Advances in technology have created new ways to communicate with others at all times. Millions of people carry smartphones that allow them to access apps and internet in the palm of their hands. According to Pew Research Center the vast majority – 95% – of Americans have a cell phone of some kind. The article then goes on to explains that 77% of Americans have a smartphone (PewResearchCenter). Smartphones give us up-to-date news alerts, so we are never left wondering who won the election, who is getting accused of sexual assault, and who is under investigation.
Apps like Facebook have become a political outlet for many. They are used to learn about candidates, organize rallies/protests, and find feedback from like-minded people. Candidates themselves are also using social media to campaign and give live updates of their thoughts. Due to the new ability to reach people from all over the world in a short amount of time, social media has become a significant tool for arranging protests and connecting with other political organizations who share the same views. Social media has grown, developed, and progresses rapidly within its social movements. For example, on January 21st, 2017 we saw millions of women marching through their local cities in protest of not only women’s rights but basic human rights.
The movement empowered women, giving many a voice and power they never knew they had. What was once just an idea on Facebook, spread like wildfire throughout the internet. According to a study from researchers at the University of Maryland, almost 70% of people who attended the D.C. march heard about it through Facebook (Dow, 2017). Meanwhile, 61% heard about the march from friends and family (Dow, 2017). Thousands of people shared the event with friends and family, posting pictures of signs, clothing, and accessories that they gathered specifically for the protest. Through social media and word of mouth the word of this protest was spread within minutes and eventually made it even further within days as many more people joined and it grew vastly, and being that social media sites played more of a prominent role in the growth of this movement makes it that much more incredible because all these people had to do was push the share button to take their stand and have their voices heard.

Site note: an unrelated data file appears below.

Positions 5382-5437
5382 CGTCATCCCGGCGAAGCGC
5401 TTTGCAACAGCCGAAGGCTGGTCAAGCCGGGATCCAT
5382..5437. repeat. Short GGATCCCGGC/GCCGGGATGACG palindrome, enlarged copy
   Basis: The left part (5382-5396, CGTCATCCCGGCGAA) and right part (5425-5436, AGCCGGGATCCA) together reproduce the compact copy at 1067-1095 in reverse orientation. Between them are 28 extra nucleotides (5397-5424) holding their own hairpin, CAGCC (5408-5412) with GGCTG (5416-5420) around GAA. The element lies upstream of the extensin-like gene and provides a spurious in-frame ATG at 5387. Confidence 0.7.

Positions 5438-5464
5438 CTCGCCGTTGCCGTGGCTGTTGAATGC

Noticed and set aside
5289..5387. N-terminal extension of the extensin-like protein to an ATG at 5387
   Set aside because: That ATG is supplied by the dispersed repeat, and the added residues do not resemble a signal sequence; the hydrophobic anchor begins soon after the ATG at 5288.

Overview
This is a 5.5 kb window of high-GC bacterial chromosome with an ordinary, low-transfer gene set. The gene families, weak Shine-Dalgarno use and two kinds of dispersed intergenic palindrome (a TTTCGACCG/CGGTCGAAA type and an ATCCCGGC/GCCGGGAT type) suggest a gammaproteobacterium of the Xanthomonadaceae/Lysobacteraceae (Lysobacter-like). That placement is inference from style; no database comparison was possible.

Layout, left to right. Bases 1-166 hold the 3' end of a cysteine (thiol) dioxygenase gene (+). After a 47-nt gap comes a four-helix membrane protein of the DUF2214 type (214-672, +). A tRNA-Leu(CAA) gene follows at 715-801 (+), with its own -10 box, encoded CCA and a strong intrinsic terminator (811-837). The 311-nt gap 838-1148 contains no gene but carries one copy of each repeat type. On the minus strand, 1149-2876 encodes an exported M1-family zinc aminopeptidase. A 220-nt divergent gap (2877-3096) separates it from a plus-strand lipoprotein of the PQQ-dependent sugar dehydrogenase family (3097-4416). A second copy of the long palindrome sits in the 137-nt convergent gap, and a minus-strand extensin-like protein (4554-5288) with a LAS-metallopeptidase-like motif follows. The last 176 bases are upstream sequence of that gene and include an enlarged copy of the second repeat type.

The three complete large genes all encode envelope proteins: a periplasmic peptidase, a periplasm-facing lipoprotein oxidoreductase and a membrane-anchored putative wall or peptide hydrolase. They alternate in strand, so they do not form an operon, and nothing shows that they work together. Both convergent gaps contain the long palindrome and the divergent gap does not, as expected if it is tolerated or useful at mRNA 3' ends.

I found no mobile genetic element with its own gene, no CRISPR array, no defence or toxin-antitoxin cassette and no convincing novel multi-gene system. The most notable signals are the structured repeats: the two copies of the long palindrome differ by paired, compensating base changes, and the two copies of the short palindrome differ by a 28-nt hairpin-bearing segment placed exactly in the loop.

Through new advances in technology we are able to build a stronger foundation that will unite a real change, by spreading these powerful messages in hope. In a study called Politics and Young Adults: The Effects of Facebook on Candidate Evaluation, researchers looked at how young voters use social media to evaluate political candidates. The study used U.S. politicians running for the seat of governor in the 2011 Mississippi election as their main focus (Douglas, 2014).
Ultimately, the study ended up with two groups. One of which had used social media to acquire information on the candidates and the other group used more traditional path, non social media environments. The results of this experiment showed that the knowledge the participants gained through Facebook influenced their opinions on the candidates (Douglas, 2014).
Another interesting results were that people who used Facebook to discover political information felt a new sense of community that influenced who they voted for, and for many it was how they eventually made their decision when they voted.Social media platforms such as Twitter, Facebook, and Instagram are popular ways for people to keep in touch. But their advancements are currently beyond that because you can share many things like funny pictures, and they are also extremely helpful in being a voice for the people to be broadcasted throughout cities, states, and countries at a quick rate of speed. According to Anne Kraun in her research in Media Culture and Society, “protest movements have successfully adopted media technologies to promote their causes and mobilize large numbers of supporters. Especially social media that are considered as low-cost and time saving alternatives have played particularly important roles in recent mobilizations”. Simply posting on social media with a hashtag you can create a whole new meaning for a word that can be accessed by the world, and once it is created and posted you can click on that word and it is brought to a whole collection of other posts and information about the same cause.
For example, putting the hashtag #HAPPY, #WOMEN, or #MEN people are able to connect with one another just by sharing the same hashtag because they are clickable and the sharing is endless and very public which can be a downside to some people. Hashtags have taken a prominent role in the start of movements, and in the case of movement these posts being public what they want because this is how these organizations share their movement, and make them powerful. Being that this is at the click of a button it is made possible for anyone to have just as long as they have smartphones, laptops, or tablets of any kind.Two of the biggest and most widely known social media movements of 2017 were the “Black Lives Matter” movement and the “Me Too” campaign.